Even though the term “American cheese” has a legal definition in the United States as a type of pasteurized processed cheese, products called “American cheese” are by no means identical. Depending on the additives and the amounts of milk fat and water added to the cheese during emulsification, the taste and texture of American cheese varies, with some varieties (e.g. “American cheese” and “American processed cheese”) being very similar to non-processed cheese and other varieties (e.g. “American cheese food” and “American cheese product”) being more like Velveeta or Cheez Whiz.
The taste and texture of different varieties of American cheese vary considerably, and mostly depend on the percentage of cheese versus additives used during emulsification. Varieties with lower percentages of additives tend to taste more like unprocessed cheese. Depending on the food manufacturer, the color of the cheese (orange, yellow, or white) may indicate different ingredients or processes. Some manufacturers reserve the white and yellow colors for their less processed (i.e. fewer additives) American cheese varieties. In other cases, the ingredients for white and orange colors are the same, except for the coloring.
The processed variety of American cheese is sold in three basic packaging varieties: individually wrapped cheese slices (which technically are not slices, sliced off a block of cheese, but rather slabs of processed cheese which are formed from a viscous processed cheese which only solidifies between the wrapping medium), small pre-sliced blocks of 8 to 36 slices, and large blocks meant for deli counters. The individually wrapped cheese slices are typically the least like unprocessed cheese. Small (e.g., 8- to 36-slice) blocks of pre-sliced, but not individually wrapped American cheese are also marketed, often with the branding “deluxe” or “old-fashioned”. This variety of American cheese is similar in ingredients and texture to that of modern block American cheese. Before the advent of the individually wrapped variety, this was the typical variety that Americans purchased. Hence, some people refer to this as “classic” or “traditional” American cheese.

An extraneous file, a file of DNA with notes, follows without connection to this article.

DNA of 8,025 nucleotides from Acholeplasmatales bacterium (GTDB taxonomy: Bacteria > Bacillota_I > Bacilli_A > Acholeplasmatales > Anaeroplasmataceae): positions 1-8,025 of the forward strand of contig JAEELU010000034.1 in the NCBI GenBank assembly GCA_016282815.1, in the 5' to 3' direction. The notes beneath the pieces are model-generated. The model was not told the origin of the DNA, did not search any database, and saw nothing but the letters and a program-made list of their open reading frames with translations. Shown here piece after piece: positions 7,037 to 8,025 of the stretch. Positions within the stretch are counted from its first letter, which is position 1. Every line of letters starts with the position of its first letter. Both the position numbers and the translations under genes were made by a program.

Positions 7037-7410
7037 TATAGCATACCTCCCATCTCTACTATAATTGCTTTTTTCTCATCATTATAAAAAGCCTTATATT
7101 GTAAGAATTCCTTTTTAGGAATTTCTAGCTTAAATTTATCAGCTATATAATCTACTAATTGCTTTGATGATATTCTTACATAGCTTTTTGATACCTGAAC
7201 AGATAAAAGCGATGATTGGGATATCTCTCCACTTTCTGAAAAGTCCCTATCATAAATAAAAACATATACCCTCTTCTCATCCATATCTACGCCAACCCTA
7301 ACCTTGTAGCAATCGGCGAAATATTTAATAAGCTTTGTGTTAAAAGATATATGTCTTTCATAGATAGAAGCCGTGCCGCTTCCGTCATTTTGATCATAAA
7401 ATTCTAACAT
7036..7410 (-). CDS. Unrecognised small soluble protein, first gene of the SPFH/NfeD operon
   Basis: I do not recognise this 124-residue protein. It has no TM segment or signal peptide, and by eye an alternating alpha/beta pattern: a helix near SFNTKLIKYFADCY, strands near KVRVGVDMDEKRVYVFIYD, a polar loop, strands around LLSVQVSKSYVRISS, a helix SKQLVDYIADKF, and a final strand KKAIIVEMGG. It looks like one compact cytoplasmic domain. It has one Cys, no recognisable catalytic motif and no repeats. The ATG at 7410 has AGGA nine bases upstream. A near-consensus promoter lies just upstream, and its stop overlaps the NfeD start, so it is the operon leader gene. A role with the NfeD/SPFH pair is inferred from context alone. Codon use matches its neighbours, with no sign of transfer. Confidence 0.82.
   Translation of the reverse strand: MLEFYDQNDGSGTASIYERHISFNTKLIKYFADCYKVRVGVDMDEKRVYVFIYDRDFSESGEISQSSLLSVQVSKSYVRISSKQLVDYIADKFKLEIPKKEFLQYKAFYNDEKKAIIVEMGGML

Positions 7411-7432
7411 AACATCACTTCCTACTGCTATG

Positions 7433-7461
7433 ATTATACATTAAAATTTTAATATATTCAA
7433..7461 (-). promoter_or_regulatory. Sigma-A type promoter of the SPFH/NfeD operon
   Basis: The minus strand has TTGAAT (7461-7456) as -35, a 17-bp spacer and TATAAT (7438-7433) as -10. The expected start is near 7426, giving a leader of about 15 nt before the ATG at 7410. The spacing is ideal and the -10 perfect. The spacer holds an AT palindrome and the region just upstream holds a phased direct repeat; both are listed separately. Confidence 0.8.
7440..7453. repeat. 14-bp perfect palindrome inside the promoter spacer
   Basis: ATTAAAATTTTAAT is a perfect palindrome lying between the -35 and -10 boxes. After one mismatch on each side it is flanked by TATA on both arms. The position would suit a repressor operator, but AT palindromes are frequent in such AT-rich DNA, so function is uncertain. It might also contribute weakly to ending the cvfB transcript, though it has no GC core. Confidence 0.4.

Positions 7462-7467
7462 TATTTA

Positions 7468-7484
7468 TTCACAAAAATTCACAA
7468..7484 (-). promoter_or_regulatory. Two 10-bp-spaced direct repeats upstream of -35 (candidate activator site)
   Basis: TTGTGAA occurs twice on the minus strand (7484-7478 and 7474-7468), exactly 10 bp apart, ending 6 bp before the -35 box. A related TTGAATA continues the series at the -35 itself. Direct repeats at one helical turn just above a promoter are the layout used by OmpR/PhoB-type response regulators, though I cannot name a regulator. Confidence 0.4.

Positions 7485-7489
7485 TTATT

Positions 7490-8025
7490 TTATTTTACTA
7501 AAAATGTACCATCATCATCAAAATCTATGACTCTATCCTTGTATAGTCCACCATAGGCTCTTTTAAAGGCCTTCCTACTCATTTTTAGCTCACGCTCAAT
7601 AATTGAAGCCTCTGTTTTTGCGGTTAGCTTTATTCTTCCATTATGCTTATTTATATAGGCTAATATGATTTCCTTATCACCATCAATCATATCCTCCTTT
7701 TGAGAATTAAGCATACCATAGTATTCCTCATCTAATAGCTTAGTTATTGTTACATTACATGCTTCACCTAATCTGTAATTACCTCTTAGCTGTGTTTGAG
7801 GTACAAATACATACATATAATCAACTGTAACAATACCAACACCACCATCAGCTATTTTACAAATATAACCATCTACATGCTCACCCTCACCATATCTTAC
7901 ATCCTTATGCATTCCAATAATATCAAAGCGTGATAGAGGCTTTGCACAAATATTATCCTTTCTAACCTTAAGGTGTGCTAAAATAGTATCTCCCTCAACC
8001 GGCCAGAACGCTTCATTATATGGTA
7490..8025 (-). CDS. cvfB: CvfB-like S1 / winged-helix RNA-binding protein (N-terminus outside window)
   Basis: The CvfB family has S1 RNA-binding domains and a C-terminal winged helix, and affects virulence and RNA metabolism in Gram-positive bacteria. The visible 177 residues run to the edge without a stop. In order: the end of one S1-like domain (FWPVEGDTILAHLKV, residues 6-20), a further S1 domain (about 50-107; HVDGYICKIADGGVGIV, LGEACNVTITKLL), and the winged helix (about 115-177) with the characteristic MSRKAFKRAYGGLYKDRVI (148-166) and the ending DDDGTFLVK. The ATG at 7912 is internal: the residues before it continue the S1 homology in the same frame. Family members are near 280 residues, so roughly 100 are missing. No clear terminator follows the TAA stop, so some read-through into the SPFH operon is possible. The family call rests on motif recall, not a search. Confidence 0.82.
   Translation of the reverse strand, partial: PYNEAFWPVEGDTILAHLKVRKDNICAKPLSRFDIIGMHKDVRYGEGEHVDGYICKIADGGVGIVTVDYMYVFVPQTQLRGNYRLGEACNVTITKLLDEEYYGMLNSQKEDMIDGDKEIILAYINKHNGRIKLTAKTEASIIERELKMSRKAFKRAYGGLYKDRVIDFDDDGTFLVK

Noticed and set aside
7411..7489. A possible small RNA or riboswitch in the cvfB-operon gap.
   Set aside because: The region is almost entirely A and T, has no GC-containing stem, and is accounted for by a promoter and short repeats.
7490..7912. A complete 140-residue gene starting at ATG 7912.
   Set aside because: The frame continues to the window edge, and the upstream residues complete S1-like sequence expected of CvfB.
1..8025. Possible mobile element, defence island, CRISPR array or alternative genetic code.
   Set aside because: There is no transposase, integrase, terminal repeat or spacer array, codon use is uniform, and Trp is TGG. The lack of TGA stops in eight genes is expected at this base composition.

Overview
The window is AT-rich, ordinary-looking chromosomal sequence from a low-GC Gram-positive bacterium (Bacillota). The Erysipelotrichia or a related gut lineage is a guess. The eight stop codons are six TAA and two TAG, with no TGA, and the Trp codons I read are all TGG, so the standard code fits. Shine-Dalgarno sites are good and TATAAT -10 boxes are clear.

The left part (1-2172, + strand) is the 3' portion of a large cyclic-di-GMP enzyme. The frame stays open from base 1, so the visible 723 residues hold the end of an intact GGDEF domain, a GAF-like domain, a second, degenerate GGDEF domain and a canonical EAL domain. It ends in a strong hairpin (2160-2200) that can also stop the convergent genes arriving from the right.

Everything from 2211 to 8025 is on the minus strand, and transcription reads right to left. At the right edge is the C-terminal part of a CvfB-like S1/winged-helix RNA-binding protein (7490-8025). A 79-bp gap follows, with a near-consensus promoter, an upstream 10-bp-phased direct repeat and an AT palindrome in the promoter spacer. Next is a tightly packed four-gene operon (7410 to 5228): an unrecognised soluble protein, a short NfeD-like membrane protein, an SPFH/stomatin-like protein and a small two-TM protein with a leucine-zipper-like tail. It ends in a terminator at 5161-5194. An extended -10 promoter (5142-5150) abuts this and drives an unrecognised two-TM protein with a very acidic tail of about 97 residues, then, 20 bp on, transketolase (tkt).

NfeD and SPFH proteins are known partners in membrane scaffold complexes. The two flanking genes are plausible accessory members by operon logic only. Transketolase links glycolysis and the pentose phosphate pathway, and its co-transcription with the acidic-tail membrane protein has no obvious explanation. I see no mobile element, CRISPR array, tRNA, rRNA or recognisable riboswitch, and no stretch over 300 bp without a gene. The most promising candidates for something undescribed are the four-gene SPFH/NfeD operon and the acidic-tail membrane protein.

This is a list of cheeses typical of the United States. The list excludes specific brand names, unless a brand name is also a distinct variety of cheese. Many additional European-type cheeses are also made in the United States, such as Brie, Cheddar, Gouda, mozzarella and provolone. Also, many local dairies throughout the country produce artisan cheeses and other more localized flavors. (Note that the term “American cheese” is also used to refer to the technology of processed cheese). Many American cheese varieties are related to European cheeses, with slightly different recipes, and with European-sounding names, such as Swiss cheese, which is not normally found or produced in Switzerland. Almost half of the cheese produced in the United States comes from Wisconsin and California.

 

 

List of American cheeses

Bergenost cheese

Bergenost cheese

* Bergenost
* Brick cheese
* Caprizella, goat cheese, made in Washington State
* Cheese curds, also common in Canada
* Colby cheese
* Colby-Jack cheese
* Cougar Gold cheese
* Cream cheese
* Creole cream cheese
* Cup Cheese
* Farmer cheese
* Hoop cheese, drier version of farmer cheese
* Humboldt Fog, made in California
* Kunik cheese
* Liederkranz cheese